The Red Virgin, by Clark McCann, reimagines the life of the French philosopher, Simone Weil (1909-1943) through the character of Sabine Arnaud. Weil acquired the pejorative nickname, “red virgin,” at the Sorbonne because of her radical politics, mannish clothes, and asexual nature. During her short life, Weil frustrated all those who might claim her for their own. She was a Christian who refused baptism, a Jew who denied her heritage, a Marxist who denounced communism, and a towering intellect who condemned the intelligentsia for their social privilege and moral cowardice. Perhaps most telling, she was a prophet of love who shrank from the touch of man or woman. The Red Virgin brings the mind and spirit of this fascinating woman to life in a philosophical novel with a plot worthy of a thriller.
The story opens in Los Angeles in 1976. Craig Martin, a jaded sitcom writer, discovers clues among his mother’s effects that a long-dead French philosopher, Sabine Arnaud, might be his birth mother. Arnaud, a refugee from Occupied France, had been a neighbor of his mother in New York in 1942, the year of his birth. Arnaud then left for London, where she hoped to join de Gaulle’s Free French Forces, only to fall ill and die of tuberculosis before realizing her dream of fighting the Nazis. Martin sets off for Europe in search of Arnaud’s past and stumbles on a wartime secret that puts his life in danger. Arnaud’s death may have been faked by British Intelligence before sending her on a mission to Occupied France. As the mystery shrouding Arnaud’s life and death unfolds, Martin follows her trail, a step ahead of those who would silence them both. Alternating between the 1970s and World War II Europe, we follow Martin and Arnaud on their separate journeys, across three continents, until Martin finds the answers he seeks in the remote mountains of Ethiopia.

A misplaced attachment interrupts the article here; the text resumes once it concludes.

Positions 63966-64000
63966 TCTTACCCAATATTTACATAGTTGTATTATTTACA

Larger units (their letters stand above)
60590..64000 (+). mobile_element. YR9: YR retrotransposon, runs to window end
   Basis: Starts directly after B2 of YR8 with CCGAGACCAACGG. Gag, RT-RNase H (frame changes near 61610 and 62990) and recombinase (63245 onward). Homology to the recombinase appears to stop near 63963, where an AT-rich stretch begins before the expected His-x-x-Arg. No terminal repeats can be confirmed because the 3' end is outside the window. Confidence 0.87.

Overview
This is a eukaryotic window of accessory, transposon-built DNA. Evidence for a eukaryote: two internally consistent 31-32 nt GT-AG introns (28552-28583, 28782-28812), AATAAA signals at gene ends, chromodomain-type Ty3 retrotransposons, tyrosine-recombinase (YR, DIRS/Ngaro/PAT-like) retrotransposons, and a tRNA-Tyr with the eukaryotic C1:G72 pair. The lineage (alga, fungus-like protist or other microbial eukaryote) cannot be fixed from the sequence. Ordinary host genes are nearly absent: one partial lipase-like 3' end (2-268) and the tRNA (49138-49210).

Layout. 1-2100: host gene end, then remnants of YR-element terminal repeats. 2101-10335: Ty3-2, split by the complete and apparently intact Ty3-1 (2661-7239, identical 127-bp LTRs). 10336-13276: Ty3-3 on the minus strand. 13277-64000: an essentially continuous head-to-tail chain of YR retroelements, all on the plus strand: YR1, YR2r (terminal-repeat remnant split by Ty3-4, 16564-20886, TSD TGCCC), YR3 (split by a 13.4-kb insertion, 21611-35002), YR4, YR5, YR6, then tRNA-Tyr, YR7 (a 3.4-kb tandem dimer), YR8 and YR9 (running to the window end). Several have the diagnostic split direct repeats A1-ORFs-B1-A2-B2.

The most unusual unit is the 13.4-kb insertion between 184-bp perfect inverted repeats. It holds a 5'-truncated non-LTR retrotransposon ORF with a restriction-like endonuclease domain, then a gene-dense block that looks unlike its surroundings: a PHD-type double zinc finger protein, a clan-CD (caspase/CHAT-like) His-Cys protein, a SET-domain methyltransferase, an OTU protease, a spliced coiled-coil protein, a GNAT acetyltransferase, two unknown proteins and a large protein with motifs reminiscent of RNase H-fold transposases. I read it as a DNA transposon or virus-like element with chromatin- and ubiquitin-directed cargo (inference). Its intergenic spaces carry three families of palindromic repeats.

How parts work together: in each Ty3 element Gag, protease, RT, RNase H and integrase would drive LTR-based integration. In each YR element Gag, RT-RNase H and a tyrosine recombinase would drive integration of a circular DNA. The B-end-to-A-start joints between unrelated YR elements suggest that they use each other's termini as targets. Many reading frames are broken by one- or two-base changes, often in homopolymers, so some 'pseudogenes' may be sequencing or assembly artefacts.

Issaquah, WA: Solesmes Press, 2019